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Sheng Hong is director of the Beijing-based Unirule Institute of Economics. He's one of a growing number of critics within elite circles in China who are criticizing China's handling of the trade war. Rob Schmitz/NPR hide caption

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Rob Schmitz/NPR

Amid Trade War With U.S., There Are Signs Of Dissent Among China's Economists

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President Trump and Chinese President Xi Jinping participate in a welcome ceremony at the Great Hall of the People in Beijing last November. Andrew Harnik/AP hide caption

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Andrew Harnik/AP

Beijing Is Pushing Hard To Influence U.S. Views Of China, Report Says

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President Trump talks with reporters before traveling to the Group of 20 Summit in Buenos Aires, Argentina, on the South Lawn of the White House on Thursday. Evan Vucci/AP hide caption

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Evan Vucci/AP

President Trump Cancels Putin Meeting On Eve Of G-20

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American biologist David Baltimore criticized a fellow scientist who claims he has edited the genes human embryos during the Second International Summit on Human Genome Editing at the University of Hong Kong. China News Service/VCG via Getty Images hide caption

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China News Service/VCG via Getty Images

Science Summit Denounces Gene-Edited Babies Claim, But Rejects Moratorium

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Researcher He Jiankui spoke Wednesday during the 2nd International Summit on Human Genome Editing in Hong Kong. Kin Cheung/AP hide caption

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Kin Cheung/AP

Facing Backlash, Chinese Scientist Defends Gene-Editing Research On Babies

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A security guard stands in front of Google's booth at the China International Import Expo earlier this month in Shanghai. Johannes Eisele/AFP/Getty Images hide caption

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Johannes Eisele/AFP/Getty Images

'We're Taking A Stand': Google Workers Protest Plans For Censored Search In China

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Tianjin, in northern China, is home to Tianjin University, an international research center that recently hired an American to lead its school of pharmaceutical science and technology. He recruits students from all over the world, he says, and the program's classes are taught in English. Prisma Bildagentur/UIG/Getty Images hide caption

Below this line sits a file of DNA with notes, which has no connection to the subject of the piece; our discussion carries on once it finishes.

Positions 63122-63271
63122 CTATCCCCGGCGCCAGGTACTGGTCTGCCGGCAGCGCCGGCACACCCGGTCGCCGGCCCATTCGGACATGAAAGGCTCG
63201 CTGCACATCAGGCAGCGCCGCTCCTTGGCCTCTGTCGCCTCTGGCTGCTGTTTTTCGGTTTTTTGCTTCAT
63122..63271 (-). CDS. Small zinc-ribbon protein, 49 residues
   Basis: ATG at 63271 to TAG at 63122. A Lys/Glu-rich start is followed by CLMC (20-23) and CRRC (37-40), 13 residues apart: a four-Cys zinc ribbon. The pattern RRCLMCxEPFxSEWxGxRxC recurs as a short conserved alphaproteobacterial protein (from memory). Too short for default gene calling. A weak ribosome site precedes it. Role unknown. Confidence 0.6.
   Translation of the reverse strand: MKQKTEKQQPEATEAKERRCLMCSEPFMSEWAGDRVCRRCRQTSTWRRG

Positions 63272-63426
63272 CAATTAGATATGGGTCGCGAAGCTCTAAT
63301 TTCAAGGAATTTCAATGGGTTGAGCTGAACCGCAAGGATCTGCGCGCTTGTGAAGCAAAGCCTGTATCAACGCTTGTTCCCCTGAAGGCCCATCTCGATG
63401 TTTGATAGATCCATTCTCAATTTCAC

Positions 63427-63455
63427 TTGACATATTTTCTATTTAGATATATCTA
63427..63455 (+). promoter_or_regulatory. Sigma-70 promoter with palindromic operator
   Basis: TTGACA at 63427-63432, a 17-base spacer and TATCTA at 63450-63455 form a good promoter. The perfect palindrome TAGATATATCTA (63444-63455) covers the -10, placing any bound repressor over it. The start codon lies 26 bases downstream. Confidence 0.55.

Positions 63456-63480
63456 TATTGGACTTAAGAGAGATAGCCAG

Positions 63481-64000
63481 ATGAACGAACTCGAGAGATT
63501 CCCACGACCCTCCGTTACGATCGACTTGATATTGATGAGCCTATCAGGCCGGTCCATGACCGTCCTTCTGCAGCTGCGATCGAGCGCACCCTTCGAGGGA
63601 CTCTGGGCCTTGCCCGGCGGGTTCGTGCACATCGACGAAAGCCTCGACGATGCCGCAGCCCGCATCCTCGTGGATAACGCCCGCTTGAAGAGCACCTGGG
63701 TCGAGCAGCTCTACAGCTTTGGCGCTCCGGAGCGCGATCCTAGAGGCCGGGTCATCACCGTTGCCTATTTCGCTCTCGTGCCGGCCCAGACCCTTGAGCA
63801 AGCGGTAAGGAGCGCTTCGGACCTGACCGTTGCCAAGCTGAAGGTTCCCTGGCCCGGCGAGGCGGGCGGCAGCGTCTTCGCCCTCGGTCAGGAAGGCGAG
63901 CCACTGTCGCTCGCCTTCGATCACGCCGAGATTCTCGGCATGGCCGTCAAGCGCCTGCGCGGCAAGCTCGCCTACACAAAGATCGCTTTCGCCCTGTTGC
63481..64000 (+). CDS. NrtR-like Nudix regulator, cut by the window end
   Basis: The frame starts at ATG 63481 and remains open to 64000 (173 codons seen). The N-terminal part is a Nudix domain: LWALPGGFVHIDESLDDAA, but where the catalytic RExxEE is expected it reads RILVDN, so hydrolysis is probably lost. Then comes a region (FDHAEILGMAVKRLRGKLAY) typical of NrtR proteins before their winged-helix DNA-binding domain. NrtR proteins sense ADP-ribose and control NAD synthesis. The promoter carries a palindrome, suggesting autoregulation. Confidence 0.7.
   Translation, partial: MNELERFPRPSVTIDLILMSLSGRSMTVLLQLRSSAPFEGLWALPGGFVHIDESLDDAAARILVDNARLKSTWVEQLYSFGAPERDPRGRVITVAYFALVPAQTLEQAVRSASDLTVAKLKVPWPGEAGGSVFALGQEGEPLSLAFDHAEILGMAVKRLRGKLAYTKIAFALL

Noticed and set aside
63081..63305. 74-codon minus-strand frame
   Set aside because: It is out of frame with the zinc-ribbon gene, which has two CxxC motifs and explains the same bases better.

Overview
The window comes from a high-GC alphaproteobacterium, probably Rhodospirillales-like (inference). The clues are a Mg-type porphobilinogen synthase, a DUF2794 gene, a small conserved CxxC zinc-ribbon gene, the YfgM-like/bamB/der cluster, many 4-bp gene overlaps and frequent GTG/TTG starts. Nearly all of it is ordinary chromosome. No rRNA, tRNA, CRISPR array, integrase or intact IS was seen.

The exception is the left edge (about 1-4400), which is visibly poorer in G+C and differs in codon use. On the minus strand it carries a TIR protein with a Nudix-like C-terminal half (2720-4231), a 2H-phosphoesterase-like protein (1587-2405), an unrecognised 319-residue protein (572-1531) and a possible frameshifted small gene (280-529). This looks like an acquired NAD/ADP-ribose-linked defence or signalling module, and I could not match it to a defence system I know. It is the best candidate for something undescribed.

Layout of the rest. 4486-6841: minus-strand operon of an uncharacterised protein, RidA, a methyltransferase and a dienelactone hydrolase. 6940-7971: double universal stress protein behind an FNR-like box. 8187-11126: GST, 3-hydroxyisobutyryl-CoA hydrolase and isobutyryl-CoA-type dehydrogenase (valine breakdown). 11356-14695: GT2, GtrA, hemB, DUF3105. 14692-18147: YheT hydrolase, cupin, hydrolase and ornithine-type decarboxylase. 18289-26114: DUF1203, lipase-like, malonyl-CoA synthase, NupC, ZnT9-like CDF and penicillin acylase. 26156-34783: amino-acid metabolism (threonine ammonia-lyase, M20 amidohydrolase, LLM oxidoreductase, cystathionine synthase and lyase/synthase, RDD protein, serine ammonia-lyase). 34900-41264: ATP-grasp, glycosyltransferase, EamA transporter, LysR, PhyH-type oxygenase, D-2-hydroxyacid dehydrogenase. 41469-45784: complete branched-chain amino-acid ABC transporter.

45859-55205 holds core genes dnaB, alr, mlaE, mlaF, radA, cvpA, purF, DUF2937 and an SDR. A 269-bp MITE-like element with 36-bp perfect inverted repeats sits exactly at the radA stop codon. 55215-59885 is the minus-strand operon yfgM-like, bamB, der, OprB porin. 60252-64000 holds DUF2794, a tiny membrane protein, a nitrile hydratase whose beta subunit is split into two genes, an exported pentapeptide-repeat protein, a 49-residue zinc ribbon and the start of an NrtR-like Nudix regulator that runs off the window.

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Prisma Bildagentur/UIG/Getty Images

China Expands Research Funding, Luring U.S. Scientists And Students

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Rhino horns are prized in Asian countries and can garner tens of thousands of dollars per pound. Wildlife conservationists argue that the appetite for the endangered species' appendage in legal and illegal markets has decimated the population across Africa. Raymond Roig/AFP/Getty Images hide caption

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Raymond Roig/AFP/Getty Images

An ethnic Kazakh woman tried to cancel her Chinese citizenship after she married and moved to Kazakhstan. When she crossed back into China last year, the problems began. Nicole Xu for NPR hide caption

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Nicole Xu for NPR

'They Ordered Me To Get An Abortion': A Chinese Woman's Ordeal In Xinjiang

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A Pakistani ranger stands in front of a damaged gate at the Chinese consulate after an attack in Karachi on Friday. Asif Hassan/AFP/Getty Images hide caption

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Asif Hassan/AFP/Getty Images

Militants, Police Killed In Failed Attack On Chinese Consulate In Karachi

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Chinese President Xi Jinping (left) shakes hands with Philippine President Rodrigo Duterte after a guest book signing at the MalacaƱang presidential palace in Manila on Tuesday. Duterte called Xi's visit to longtime U.S. ally the Philippines a "milestone." Mark R. Cristino/AFP/Getty Images hide caption

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Mark R. Cristino/AFP/Getty Images

Demonstrators hold banners in support of workers at the Jasic Technology factory in Shenzhen, in China's Guangdong province, on Aug. 6. Sue-Lin Wong/Reuters hide caption

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Sue-Lin Wong/Reuters

In China, The Communist Party's Latest, Unlikely Target: Young Marxists

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Mir, a Pakistani man who used to live in Xinjiang, China, clutches the hands of his two daughters. Since Chinese authorities detained his wife, he's been raising their two girls alone. "My mind just won't work," he says. "I sound incoherent, I can't think, I even forget what to say in my prayers." Diaa Hadid/NPR hide caption

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Diaa Hadid/NPR

'My Family Has Been Broken': Pakistanis Fear For Uighur Wives Held In China

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The circles on the map pinpoint the location of thousands of Chinese-funded development projects. The bigger the circle, the bigger the investment. The largest circles represent projects in the multibillion-dollar range. Map by Soren Patterson, AidData/William & Mary/Screenshot by NPR hide caption

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Map by Soren Patterson, AidData/William & Mary/Screenshot by NPR